- Watch tournaments. Top players are so familiar with the game that they can do more "out of the box" thinking

- Watch your resources. If you float, build a unit or spam mines. You can never go wrong with mines, really.

- After you got your base build by heart, start counting enemy squads. How many main lines does he have? How many support weapons? Try to get the best counter for that.

- Learn how much the units cost (approximately) and what your resource standing in the game is (also regularly check your own income to see who has the better resource income). From this point onwards you can have a decent guess when you should expect an enemy tank or if your opponent is saving up for something, if he is short on resources etc.
24 Jun 2020, 16:52 PM
#8
avatar of Protos Angelus

Posts: 1481

If you're playing random teammates. There is not much you can do. AFKers, campers, newbie-like players (after 800+hours nonetheless)... etc.

Beyond that, what you said. Also, I'd like to add...flanking. Most of the games you will see people focus the mid VP while holding the closer ones with a bunker and maybe one unit. Use that. A lot of the map is undefended and unguarded. Use that to sneak one or 2 units to flank or one cheaper tank to take out anything it can. Works wonders in team games. Less viable in 2v2 since the maps are smaller and denser so somebody is bound to spot you.
24 Jun 2020, 17:24 PM
#9
avatar of Kieselberg

Posts: 262

Since this one wasnt pointed out cleraly earlier: If you cant recrew enemy team weapons, destroy them with your at.
Rebuilding stuff costs way more and takes more time.
24 Jun 2020, 19:52 PM
#10
avatar of elchino7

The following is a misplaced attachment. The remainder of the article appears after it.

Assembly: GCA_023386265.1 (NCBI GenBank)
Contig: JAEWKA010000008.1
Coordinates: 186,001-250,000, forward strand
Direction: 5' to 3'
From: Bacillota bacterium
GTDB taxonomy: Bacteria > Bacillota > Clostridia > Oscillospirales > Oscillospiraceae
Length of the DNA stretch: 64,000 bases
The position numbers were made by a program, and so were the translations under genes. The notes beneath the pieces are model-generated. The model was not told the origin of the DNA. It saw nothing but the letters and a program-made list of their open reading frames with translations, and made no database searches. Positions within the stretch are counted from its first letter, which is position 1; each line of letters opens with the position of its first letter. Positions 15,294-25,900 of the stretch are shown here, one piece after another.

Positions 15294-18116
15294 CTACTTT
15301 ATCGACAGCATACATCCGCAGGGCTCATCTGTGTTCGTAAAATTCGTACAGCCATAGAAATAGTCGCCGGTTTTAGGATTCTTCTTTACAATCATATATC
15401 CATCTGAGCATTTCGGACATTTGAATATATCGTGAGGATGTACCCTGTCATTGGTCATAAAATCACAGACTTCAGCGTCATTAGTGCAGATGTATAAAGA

Senior Moderator Badge

Posts: 8154 | Subs: 2

Personal opinion gather through years of gaming and from several different genres.

What's the difference between a good player and master class one? The later will recognize opportunities and take risks. Risks which end up later been the safe choice as you end up the game straight at that point without letting your opponent the opportunity to recover at all.


I think "most" people who play any game start with a badly focused "bloodlust". A short sighted frenzy of just pushing forward. Once you know better and know how to control yourself, it's the opposite. Too passive for their own good.

To be at the top i think you need to achieve some of this things.

-Smell blood. Know when your opponent is weak. In RTS, when the opponent doesn't have a counter to what you got or a low army value. In CoH could be as simple as a base rush or chasing squads or vehicles to confirm kills.

-Calculated greed is good.

-Identify your win conditions. Play to win, don't play to not lose.
You face a better opponent? Try some cheese strats.
You have a weaker army composition or commander? Go for an all in push if you see a momentarily weakness. Ex: Ele with no infantry support. IS2 retreating with low health.


24 Jun 2020, 20:12 PM
#11
avatar of BeastHunter

Posts: 186

Watch your replays if you lose, understand why you lose and stop losing.
24 Jun 2020, 21:19 PM
#12
avatar of Brick Top

Posts: 1148